Serbia denies any involvement in Bulgaria MIG-29 military plane crash

A Serbian Army MiG-29 jet fighter performs over Batajnica during military exercises.
A Serbian Army MiG-29 jet fighter performs over Batajnica during military exercises. Copyright AP Photo/Darko Vojinovic, FILE
Copyright AP Photo/Darko Vojinovic, FILE
By Matthew Holroyd
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Serbia's Defense Ministry has said allegations they were involved in the crash of a Bulgarian military plane MiG-29 earlier this month are "inaccurate and malicious".


Serbia's Defence Ministry has denied they were involved in the fatal crash of a Bulgarian MIG-29 fighter jet earlier in June.

The aircraft lost contact with Bulgaria on June 9 and disappeared while conducting a military training mission at sea off the country's east coast.

On Thursday, Bulgarian Defence Minister Georgi Panayotov confirmed that authorities had also recovered the plane's "black box" and hoped it could provide information on how the plane crashed.

Some Bulgarian journalists had claimed that Serbian military planes had shot down the MIG-29.

But in a statement, Serbia's Defence Ministry described the allegations as "inaccurate and malicious".

"Members of the Serbian Air Force and Air Defence did not act on air defence missile units on the day of the Bulgarian MiG-29 crash," the ministry said.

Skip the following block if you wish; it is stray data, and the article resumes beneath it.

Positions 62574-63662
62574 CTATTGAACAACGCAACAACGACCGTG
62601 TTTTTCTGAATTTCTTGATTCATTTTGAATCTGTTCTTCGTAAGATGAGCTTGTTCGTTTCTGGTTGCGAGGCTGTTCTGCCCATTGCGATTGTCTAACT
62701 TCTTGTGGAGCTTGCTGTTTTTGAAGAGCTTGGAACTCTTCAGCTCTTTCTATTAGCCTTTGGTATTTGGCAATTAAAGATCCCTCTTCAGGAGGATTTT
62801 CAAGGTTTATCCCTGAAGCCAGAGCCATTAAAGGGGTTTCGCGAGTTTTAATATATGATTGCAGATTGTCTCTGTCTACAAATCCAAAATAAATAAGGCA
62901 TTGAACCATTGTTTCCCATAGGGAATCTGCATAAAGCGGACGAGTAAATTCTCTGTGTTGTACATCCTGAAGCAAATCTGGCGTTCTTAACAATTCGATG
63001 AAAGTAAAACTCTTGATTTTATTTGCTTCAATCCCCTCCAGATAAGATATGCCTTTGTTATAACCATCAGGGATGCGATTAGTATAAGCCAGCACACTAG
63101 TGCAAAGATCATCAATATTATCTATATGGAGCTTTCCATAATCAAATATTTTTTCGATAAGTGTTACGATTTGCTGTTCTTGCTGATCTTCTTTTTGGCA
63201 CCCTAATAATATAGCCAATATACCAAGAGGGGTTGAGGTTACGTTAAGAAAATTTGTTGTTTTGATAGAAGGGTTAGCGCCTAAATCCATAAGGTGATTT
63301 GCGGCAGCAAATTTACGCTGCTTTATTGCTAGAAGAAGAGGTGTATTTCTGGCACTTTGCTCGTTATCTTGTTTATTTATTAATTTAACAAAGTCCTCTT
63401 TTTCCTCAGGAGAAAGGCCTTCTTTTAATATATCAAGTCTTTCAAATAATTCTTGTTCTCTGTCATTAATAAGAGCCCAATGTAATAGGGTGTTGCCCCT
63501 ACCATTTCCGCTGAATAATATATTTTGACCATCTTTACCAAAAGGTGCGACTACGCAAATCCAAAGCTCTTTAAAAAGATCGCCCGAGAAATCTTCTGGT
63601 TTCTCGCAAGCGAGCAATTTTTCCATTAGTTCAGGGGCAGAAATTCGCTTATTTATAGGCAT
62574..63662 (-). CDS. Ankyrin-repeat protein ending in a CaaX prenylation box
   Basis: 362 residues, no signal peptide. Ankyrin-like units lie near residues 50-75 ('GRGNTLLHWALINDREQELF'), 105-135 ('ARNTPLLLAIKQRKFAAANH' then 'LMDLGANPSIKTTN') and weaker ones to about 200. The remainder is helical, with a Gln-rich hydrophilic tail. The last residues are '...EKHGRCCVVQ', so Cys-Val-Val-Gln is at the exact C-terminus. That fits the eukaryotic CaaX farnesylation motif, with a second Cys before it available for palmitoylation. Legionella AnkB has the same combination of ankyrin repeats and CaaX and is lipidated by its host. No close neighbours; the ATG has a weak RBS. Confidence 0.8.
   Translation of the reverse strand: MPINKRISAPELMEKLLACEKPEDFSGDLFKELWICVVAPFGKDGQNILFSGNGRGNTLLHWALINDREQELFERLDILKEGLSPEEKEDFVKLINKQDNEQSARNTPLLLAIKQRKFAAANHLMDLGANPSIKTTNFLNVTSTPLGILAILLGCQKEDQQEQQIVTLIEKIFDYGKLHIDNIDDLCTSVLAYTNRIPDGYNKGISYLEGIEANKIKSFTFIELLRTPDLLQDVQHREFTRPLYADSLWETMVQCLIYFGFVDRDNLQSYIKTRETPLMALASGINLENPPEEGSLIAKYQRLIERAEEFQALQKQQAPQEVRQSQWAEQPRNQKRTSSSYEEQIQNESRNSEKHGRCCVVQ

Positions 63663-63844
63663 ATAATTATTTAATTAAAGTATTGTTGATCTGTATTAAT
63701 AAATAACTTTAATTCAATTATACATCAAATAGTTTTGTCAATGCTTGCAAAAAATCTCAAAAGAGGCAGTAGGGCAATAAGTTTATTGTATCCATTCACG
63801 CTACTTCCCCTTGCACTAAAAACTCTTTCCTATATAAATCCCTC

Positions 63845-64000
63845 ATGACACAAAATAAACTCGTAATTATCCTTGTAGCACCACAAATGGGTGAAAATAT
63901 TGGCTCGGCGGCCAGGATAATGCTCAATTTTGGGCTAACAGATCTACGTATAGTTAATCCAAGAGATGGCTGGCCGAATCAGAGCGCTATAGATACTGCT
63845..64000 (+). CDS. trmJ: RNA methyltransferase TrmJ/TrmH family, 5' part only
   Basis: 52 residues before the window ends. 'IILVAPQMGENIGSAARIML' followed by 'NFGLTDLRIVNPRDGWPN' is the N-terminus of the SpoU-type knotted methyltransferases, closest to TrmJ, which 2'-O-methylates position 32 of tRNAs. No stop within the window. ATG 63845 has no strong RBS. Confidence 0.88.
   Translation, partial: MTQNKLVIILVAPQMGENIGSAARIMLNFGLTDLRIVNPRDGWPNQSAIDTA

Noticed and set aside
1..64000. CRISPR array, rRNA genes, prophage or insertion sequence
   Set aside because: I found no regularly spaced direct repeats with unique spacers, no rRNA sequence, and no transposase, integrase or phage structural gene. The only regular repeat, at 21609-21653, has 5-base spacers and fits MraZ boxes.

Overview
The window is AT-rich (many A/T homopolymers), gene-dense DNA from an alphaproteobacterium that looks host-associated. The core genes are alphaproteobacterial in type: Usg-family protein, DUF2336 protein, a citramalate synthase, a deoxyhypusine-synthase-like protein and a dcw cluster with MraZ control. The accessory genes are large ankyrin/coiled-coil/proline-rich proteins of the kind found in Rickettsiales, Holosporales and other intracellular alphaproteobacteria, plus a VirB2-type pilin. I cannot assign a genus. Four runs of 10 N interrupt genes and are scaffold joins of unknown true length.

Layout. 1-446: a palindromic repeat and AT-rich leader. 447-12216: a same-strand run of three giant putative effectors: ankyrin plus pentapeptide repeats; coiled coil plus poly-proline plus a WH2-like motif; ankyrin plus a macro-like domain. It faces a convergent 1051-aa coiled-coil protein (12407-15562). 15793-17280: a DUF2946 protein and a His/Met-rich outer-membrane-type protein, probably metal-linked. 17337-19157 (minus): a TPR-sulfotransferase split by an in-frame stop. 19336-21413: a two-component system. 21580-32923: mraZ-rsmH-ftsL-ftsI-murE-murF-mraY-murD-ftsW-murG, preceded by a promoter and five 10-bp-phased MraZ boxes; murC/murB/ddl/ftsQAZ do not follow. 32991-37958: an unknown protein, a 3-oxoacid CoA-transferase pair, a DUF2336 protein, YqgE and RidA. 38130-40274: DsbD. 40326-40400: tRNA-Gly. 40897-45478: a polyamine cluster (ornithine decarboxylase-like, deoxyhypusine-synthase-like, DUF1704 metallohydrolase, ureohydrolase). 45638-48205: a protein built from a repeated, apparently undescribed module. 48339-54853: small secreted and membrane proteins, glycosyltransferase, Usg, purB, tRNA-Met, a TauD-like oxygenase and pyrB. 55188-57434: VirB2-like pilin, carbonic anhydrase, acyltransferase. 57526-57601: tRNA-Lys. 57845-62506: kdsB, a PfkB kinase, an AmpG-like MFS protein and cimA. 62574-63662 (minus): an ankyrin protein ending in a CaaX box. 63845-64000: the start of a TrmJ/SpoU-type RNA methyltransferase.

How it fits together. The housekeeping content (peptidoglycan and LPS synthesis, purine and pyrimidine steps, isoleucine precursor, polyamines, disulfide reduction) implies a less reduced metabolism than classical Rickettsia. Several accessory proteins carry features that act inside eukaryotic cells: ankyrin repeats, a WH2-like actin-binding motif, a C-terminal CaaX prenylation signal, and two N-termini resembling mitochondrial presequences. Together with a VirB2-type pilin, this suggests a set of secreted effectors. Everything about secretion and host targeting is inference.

"Nor can the actions of our aviation at the Shabla range be connected in any way with the crash."

The Ministry said the country's military had always followed agreements with Bulgaria when carrying out military exercises in the area. Bulgaria has also denounced any speculation about how the MIG-29 crashed.

"I urge all speculation in the media to stop, they are unnecessary," said Panayotov on Thursday.

"We are talking about the memory of a Bulgarian hero. Let the responsible authorities do their job," he added.

Bulgaria said the aircraft had taken off from Graf Ignatievo Air Base and had been performing a military exercise before contact was lost on June 9 at 00:45 (23:45 CEST June 8).

"The pilot was in the area of ​​Shabla was performing a task at night on a luminous target launched by another plane," the ministry has said.

"The target fell at a higher speed, which required an additional maneuver ... the pilot hit the target, reported that he hit it, and shortly after that, the connection with him was terminated."

A search and rescue operation was immediately launched to find the jet and its pilot, Major Valentin Terziev. One day after the plane's disappearance, Bulgaria's Defence Ministry confirmed that Terziev had been killed in the incident.

The wreckage of the plane, including parts of the engine and landing gear, was not discovered in the Black Sea until June 17.

"Major Valentin Terziev is a first-class pilot with extensive experience in flying, including at night," added Panayotov.

The Minister also thanked the Bulgarian Navy on Thursday for recovering the plane's black box to assist with the investigation.

"The plan to find and retrieve the black box was meticulously and perfectly executed," he said, "the Navy literally found a needle in a haystack."


Bulgaria currently has 16 MiG-29 fighters, of which only six are operational, to monitor its airspace.

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